Why oh why is anyone surprised by English reaction to the Bairstow stumping?
After all it is no secret that the entire history of England has been marked by deep-seated hypocrisy.
That Bairstow had tried the same thing unsuccessfully in the same Test. That coach McCullum had done the same – claiming the wicket in the process – was irrelevant.
A few voices in defence of the Australians were raised in ‘what about’ arguments about West Indians, Douglas Jardine and Bodyline but this is not really the issue – even if it does bring to mind memories of West Indian glee at the success of their fast bowlers against England when motivated by the English captain, Tony Greig’s, prediction that the English side would make the West Indians grovel.
However, what is more important than that is to put this latest outburst of English hypocrisy into historical context.
Just as it took the Guardian two centuries to come clean about the role of slavery in funding its foundation everyone (except Chip Le Grand of The Age 4/7) seems to have forgotten the Independent Commission for Equity in Cricket conclusion that there is an exclusionary and elitist culture at the heart of the game of cricket in England.
Le Grand quotes the Commission: “This culture is, in part, enforced through the dominance of private school networks within cricket’s talent pathway, together with sexist, racist and other discriminatory practices and policies that lead to discriminatory outcomes across the game.”
The ages it took to appoint a cricket professional as captain is an historical example of this discrimination.
The conclusion is also eerily reminiscent of Simon Kuper’s brilliant book, Chums, about the links between power, privilege and the Oxford Union in bringing about Brexit helping create the current English political mess. It is worth noting that seventeen of the postwar British PMs went to Oxford – which cynics may think explains the mess the country is in. Although on a recent visit to Oxford at Final Exams time, and staying alongside the Examinations Hall, the sheer diversity of students – race, gender, class (still fairly easy to guess in England) was enlightening. Although a stroll through the Magdalene gardens did find a number of students playing croquet.
Interestingly the two English captains who supported the Australians, Sir Andrew Strauss and Eoin Morgan, were respectively South African and Irish born which probably gave them insights into English society most of the members at Lords have never had.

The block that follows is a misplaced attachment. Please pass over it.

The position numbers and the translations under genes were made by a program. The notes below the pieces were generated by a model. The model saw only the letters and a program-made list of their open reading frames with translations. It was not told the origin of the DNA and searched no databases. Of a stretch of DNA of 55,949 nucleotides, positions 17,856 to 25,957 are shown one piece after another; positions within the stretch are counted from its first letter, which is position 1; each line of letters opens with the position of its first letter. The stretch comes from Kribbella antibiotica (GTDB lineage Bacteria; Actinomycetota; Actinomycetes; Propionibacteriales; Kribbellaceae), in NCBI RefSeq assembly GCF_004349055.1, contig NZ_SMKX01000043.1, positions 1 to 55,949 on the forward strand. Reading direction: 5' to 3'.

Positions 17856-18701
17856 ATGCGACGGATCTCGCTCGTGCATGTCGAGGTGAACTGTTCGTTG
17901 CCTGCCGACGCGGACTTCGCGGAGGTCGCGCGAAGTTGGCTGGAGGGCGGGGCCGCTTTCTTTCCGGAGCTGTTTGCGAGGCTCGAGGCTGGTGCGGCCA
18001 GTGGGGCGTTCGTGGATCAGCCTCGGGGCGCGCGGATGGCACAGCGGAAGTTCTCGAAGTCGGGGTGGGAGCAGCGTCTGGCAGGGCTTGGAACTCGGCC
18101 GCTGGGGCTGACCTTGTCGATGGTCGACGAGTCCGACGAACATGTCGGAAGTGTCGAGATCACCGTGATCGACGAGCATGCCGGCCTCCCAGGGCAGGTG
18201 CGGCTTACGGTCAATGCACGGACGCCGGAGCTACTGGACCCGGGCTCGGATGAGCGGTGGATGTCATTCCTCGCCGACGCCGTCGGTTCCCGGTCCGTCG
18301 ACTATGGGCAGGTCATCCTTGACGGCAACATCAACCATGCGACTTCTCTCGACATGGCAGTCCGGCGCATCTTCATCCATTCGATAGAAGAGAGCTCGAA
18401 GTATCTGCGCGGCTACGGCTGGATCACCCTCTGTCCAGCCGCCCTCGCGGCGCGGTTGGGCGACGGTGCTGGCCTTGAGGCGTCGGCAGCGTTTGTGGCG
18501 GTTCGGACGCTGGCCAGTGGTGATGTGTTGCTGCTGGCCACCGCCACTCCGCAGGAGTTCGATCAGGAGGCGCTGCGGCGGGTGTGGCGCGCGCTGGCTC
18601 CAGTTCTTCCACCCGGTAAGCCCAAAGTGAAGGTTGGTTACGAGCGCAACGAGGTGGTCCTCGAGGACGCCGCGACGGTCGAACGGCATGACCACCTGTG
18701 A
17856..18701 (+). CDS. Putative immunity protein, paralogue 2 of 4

But all that was irrelevant to the pile on with the tabloids and even the Prime Minister, Rishi Sunak, jumping in. Given Sunak’s current dire electoral position it was probably more populist posturing than deep belief but he is – for a very slight change for British PM’s – a Wykehamist not an old Etonian.
It’s also easy to dismiss this as just another tabloid pile on but, put in historical context, hypocrisy is one of the defining strands in English history – it’s even caught up with the left wing Guardian which has recently fessed up to the role of slavery profits in its foundation after the Peterloo massacre. Interestingly, Robert Poole, the author of the best book on Peterloo, is a keen cricket fan and what he thinks about the latest on cricket ‘fair play’ would be interesting.
Right wingers were delighted at The Guardian’s embarrassment but didn’t mention the fact that England not only profited from slavery but also from the massive compensation paid to slave owners – including PM David Cameron’s ancestors. Indeed, the debt incurred in the payout has only recently been paid off.
The hypocrisy of the English notion of fair play possibly encapsulates much about English history. Tipu Sultan- the Tiger of Mysore – couldn’t be defeated by the English East India Company on the battlefield so on May 4 1799 they bribed someone to gain access to his stronghold and killed him. An English soldier also stole all the jewelry from his body – possibly laying the foundation for another English family’s economic progress.
The great Indian rebellion – called The Mutiny by the English – was squashed by violent measures and barbaric executions were perpetrated against so-called ‘mutineers’. Indeed, was there any colony – including Australia – where massacres were not an integral part of invasion and settlement?
The1952 to 1960 murder and torture of Kenyan freedom fighters in the Mau Mau uprising is now well-documented as are many other colonial era crimes.
Not that England is the only nation which suffers from hypocrisy. The US is probably the greatest example in human history – from slavery to First Nations genocide. Although, whereas English rhetorical hypocrisy often tends to be subtle, with the US it is relentlessly strident.
But perhaps the last word on the subject should go to the great West Indian activist, writer and Trotskyite C.L.R. James, whose book Beyond a Boundary is not only probably the best cricket book ever written, but also a groundbreaking study of emerging Black consciousness.
In a response to Kipling’s line “What would they know of England who only England know” James wrote: “What do they know of cricket who only cricket know?
A timeless response to the latest lot of English tabloid and ruling class outrage.
Perhaps the only remaining puzzle in all this is what did the offending MCC members actually say to Usman Khawaja? He is too much the gentleman in every sense of the word, unlike them, to say. But,it’s fair bet that whatever it was it was racist.